20, STRATFORD PLACE, _March 21st, 1828._


I have been so long silent that I feel ashamed of it, but I have been
so much engaged that I really have not had time to write; and the
occasion of my writing now is only to tell you that I shall be at home
next week for certain.--I am anxious to see you and the children
and I sincerely hope you are all well. I have bought the dear little
creatures four books, and Henry Behnes has promised to send Frederick
a wagon and horses as a box of music is not to be had. The books I
have bought them are "Puss-in-Boots," "Cinderella," "Little Rhymes,"
and "The Old Woman and Pig"; tell them that the pictures are all
coloured, and they must make up their minds to chuse which they like
best ere I come home.--Mrs. Emmerson desires to be kindly remembered
to you, and intends sending the children some toys. I hope next
Wednesday night at furthest will see me in my old corner once again
amongst you. I have made up my mind to buy Baxter "The History of
Greece," which I hope will suit him. I have been poorly, having caught
cold, and have been to Dr. Darling. I would have sent you some money
which I know you want, but as I am coming home so soon I thought it
much safer to bring it home myself than send it; and as this is only
to let you know that I am coming home, I shall not write further than
hoping you are all well--kiss the dear children for me all round--give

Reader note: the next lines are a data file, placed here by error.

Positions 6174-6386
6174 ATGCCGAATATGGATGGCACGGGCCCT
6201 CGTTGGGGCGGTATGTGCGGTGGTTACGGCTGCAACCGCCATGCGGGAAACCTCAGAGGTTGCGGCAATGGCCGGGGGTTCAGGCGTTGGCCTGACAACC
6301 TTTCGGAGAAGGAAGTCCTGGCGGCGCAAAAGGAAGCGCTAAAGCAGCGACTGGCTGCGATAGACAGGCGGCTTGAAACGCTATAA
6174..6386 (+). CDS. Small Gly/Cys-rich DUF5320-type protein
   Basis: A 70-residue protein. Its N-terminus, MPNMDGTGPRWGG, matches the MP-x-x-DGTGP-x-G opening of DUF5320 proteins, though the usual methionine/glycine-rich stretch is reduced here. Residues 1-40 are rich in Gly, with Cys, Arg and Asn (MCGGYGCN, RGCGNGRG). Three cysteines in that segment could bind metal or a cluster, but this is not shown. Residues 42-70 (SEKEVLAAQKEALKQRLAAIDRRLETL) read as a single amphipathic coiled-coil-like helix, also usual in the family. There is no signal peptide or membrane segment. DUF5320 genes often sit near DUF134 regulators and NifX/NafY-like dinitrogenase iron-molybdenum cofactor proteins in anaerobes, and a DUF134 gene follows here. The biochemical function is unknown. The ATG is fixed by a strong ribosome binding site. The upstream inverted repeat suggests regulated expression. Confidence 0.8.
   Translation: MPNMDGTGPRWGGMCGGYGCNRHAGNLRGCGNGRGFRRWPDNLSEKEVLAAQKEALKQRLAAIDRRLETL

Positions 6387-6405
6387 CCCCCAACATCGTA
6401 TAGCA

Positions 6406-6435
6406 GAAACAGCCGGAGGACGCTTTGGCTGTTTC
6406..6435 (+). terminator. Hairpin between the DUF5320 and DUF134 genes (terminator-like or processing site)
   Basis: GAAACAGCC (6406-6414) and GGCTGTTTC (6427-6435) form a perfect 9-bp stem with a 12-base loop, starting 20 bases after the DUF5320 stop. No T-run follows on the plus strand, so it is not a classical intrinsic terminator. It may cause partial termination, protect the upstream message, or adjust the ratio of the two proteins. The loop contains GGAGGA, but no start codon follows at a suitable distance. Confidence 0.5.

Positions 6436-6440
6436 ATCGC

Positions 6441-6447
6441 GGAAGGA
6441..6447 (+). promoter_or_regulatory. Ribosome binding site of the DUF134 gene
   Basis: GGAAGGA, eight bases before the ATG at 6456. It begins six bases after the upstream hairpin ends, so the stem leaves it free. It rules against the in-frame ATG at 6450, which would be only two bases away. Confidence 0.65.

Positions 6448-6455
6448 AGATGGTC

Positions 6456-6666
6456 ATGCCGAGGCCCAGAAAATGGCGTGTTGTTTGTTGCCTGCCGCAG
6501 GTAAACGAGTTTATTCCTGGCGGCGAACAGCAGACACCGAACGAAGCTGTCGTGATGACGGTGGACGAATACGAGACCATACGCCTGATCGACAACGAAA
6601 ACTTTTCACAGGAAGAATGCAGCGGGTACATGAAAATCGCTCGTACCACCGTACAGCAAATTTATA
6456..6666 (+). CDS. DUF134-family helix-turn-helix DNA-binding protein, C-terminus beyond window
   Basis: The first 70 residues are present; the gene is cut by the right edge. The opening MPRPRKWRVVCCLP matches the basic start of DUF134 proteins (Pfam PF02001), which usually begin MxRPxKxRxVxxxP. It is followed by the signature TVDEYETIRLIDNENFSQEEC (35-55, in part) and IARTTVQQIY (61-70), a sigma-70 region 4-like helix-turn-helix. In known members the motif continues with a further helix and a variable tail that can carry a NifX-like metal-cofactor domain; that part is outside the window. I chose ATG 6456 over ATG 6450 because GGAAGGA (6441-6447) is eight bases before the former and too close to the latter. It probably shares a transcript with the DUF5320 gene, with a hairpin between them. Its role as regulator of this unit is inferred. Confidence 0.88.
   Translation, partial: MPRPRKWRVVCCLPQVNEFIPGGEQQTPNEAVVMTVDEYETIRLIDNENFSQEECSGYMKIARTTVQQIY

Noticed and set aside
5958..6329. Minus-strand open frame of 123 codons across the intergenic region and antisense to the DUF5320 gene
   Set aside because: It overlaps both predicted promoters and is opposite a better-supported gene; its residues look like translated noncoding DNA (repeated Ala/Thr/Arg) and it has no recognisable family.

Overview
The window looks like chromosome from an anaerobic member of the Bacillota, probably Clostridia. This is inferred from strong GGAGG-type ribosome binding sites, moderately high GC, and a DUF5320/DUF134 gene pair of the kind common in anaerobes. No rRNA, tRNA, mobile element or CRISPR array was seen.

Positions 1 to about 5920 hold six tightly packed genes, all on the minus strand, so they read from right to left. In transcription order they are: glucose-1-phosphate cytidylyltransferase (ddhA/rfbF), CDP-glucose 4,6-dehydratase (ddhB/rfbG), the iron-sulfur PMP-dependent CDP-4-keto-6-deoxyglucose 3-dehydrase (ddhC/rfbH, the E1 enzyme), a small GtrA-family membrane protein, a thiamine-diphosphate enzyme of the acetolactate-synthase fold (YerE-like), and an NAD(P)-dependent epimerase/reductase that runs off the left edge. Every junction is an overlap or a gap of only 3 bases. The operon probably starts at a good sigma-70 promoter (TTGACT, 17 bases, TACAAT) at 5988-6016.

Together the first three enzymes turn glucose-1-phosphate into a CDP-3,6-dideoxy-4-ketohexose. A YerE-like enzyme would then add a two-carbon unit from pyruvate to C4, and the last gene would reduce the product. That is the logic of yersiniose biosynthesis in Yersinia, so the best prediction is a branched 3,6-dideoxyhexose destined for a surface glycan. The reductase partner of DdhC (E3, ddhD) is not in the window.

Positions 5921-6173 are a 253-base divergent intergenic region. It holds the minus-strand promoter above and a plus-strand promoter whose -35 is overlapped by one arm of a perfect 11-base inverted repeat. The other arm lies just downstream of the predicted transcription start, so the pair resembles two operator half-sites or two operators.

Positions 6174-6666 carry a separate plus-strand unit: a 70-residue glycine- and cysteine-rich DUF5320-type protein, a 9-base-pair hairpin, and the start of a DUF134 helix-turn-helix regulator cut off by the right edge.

my remembrances to all--and believe me, my dear Patty,

Yours most affectionately,


During this stay in London, Clare had had proofs that his poems
were not completely overlooked. Strangers, recognizing him from the
portrait in the "Village Minstrel," often addressed him in the street.
In this way he first met Alaric A. Watts, and Henry Behnes, the
sculptor, who induced Clare to sit to him. The result was a strong,
intensely faithful bust (preserved now in the Northampton Free
Library). Hilton, who had painted Clare in water-colours and in oils,
celebrated with Behnes and Clare the modelling of this bust, all three
avoiding a dinner of lions arranged by Mrs. Emmerson. On another
occasion, Clare found a congenial spirit in William Hone.

But now Clare is home at Helpston, ready with a sack of poetry to
tramp from house to house and try his luck. Sometimes he dragged
himself thirty miles a day, meeting rectors who "held it unbecoming
to see poems hawked about": one day, having walked seven milesinto
Peterborough, and having sold no books anywhere, he trudged home
to find Patty in the pains of labour; and now had to go back to
Peterborough as fast as he might for a doctor. Now there were nine
living beings dependent on Clare. At length he altered his plan of
campaign, and advertised that his poems could be had at his cottage,
with some success. About this time Clare was invited to write for "The
Spirit of the Age," and still he supplied brief pieces to the hated
but unavoidable annuals. Letters too from several towns in East
Anglia, summoning John Clare with his bag of books, at least promised
him some slight revenue; actually he only went to one of these places,
namely Boston, where the mayor gave a banquet in his honour, and
enabled him to sell several volumes--autographed. Among the younger
men, a similar feast was proposed; but Clare declined, afterwards
reproaching himself bitterly on discovering that they had hidden ten
pounds in his wallet. On his return home not only himself but the rest
of the family in turn fell ill with fever, so that the spring of 1829
found Clare out of work and faced with heavy doctor's-bills.

Intellectually, John Clare was in 1828 and 1829 probably at his
zenith. He had ceased long since to play the poetic ploughman; he had
gained in his verses something more ardent and stirring than he had
shown in the "Shepherd's Calendar"; and the long fight (for it was